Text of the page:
Academic journal article Management International Review

Corporate Restructuring and New Forms of Organizing: Evidence from Europe

Academic journal article Management International Review

Corporate Restructuring and New Forms of Organizing: Evidence from Europe

Article excerpt

Introduction

Over the 1980s and 1990s, companies across the globe have engaged in corporate restructuring activities. This raises the question as to whether corporate restructuring activities are similar across national boundaries, or whether patterns of corporate restructuring are related to national institutional contexts. It also poses the question as to the direction of changes: are companies restructuring towards new organisational forms, as has been claimed by some management authors?

The term corporate restructuring is slightly problematic to define. According to Bowman and Singh (1989), restructuring encompasses a significant and rapid change along one or more of three dimensions: assets, capital structure or management. A major problem defining the concept of restructuring is that there is 'a lack of systematic academic theory and evidence on the consequences of restructuring' (Singh 1993, p. 148). This holds especially for the third dimension of management.

A dominant feature in the literature on the dimension of management has been the discussion on the shape of the 'new organisation'. According to one persistent argument, we are currently witnessing a major break from the multidivisional form of organisation seen in the past. Emerging organisational forms, referred to alternatively as 'N-forms' (Hedlund 1994), cellular forms (Miles/Snow/Mathews/Miles/Coleman 1997) or the individualised corporation (Ghoshal/Bartlett 1997), would be characterised in particular by less horizontal and vertical differentiation, and by more ad hoc internal linkages. However, beyond certain well-known examples (e.g. the case of ABB in Bartlett/Ghoshal 1993), the incidence and international diffusion of these new organisational forms or new modes of organising have yet to be established.

Research on corporate restructuring has usually focused on one country (cf. Liebeskind/Opler/Hatfield 1996, Geroski/Gregg 1994), and cross-national research on corporate restructuring has remained relatively scarce (exceptions include Whittington et al. 1999a, Frese/Teuvsen 1999, Buhner/Rasheed/Rosenstein 1997). This may be due e.g. to the lack of access to comparable data sets, uncertainties in understanding foreign contexts, and the difficulties of conducting cross-national research (cf. Teagarden et al. 1995, Kohn 1996). Exploiting ties with six European business schools, this paper assesses patterns of corporate restructuring and changes in forms of organising over the 1992-1996 period, using the results of a recent European survey (Pettigrew/Whittington/Conyon 1995). We examine similarities and contrasts in the European evidence on restructuring, in order to assess whether new patterns of organising are emerging at different places, and at different paces across Europe. In doing so, we shall address some of the methodological problems associated with cross-national research.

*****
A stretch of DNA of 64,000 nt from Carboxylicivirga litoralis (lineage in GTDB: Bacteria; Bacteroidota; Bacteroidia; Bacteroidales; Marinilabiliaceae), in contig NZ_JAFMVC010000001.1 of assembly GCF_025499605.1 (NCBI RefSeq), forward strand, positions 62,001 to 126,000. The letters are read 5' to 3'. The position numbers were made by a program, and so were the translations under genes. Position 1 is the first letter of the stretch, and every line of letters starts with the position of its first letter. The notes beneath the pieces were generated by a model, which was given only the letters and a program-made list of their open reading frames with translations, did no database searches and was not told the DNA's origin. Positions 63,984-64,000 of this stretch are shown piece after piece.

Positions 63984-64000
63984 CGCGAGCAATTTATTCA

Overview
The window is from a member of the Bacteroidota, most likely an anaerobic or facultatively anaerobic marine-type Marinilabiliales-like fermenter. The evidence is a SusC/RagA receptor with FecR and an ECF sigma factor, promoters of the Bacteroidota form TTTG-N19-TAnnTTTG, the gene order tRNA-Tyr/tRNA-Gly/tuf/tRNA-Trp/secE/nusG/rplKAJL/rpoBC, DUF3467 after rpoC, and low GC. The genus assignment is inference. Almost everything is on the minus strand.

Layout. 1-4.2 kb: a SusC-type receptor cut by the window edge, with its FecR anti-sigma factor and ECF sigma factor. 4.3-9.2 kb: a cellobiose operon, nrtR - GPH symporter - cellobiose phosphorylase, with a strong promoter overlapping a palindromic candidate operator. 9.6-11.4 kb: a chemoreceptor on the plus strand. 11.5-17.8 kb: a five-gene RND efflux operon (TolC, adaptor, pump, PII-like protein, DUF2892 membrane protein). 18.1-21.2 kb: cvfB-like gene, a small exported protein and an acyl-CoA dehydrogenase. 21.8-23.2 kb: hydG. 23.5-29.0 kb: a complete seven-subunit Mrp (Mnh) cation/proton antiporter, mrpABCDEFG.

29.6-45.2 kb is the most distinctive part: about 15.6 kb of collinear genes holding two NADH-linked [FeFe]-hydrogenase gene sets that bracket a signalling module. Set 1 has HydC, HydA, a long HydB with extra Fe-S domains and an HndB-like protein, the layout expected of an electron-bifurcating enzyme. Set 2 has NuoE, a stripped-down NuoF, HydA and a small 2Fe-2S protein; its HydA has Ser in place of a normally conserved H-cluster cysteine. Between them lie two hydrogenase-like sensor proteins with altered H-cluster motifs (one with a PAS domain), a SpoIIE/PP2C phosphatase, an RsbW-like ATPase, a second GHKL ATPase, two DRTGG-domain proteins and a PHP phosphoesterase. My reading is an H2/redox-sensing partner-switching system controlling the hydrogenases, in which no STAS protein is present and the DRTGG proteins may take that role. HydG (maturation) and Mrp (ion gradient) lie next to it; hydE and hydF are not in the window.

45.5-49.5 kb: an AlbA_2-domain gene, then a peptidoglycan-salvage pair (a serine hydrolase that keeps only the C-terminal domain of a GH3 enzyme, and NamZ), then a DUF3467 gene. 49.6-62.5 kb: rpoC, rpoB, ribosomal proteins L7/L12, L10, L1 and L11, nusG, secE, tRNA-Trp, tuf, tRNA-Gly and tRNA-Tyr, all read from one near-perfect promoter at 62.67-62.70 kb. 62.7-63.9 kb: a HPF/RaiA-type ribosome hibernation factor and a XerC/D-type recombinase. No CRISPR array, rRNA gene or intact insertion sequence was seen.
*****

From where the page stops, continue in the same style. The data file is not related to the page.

The paper has the following structure. Section two briefly reviews the literature on corporate restructuring and new forms of organising. Section three discusses some of the methodological problems associated with cross-country comparisons, and with measuring and interpreting variation across boundaries. Section four introduces the survey and sample characteristics. Section five presents the major cross-European findings, and section six provides a summary and our main conclusions.

On Studying Corporate Restructuring and New Forms of Organising

North American and Western European scholars, politicians and managers have long tended to regard restructuring primarily as a temporary phenomenon. Restructuring in this view was a stage during which companies had to adjust to environmental changes such as slower growth, higher input prices (such as oil or labour) or competition from Asian economies. Events over the late 1980s and the 1990s have made this view untenable: with the ongoing economic and monetary integration in the European Union (EU), with discussions on further trade integration in the Americas and the North Atlantic Area, and with the Asian economic crisis, it seems safe to assume that numerous companies will continue to restructure over the coming years. …

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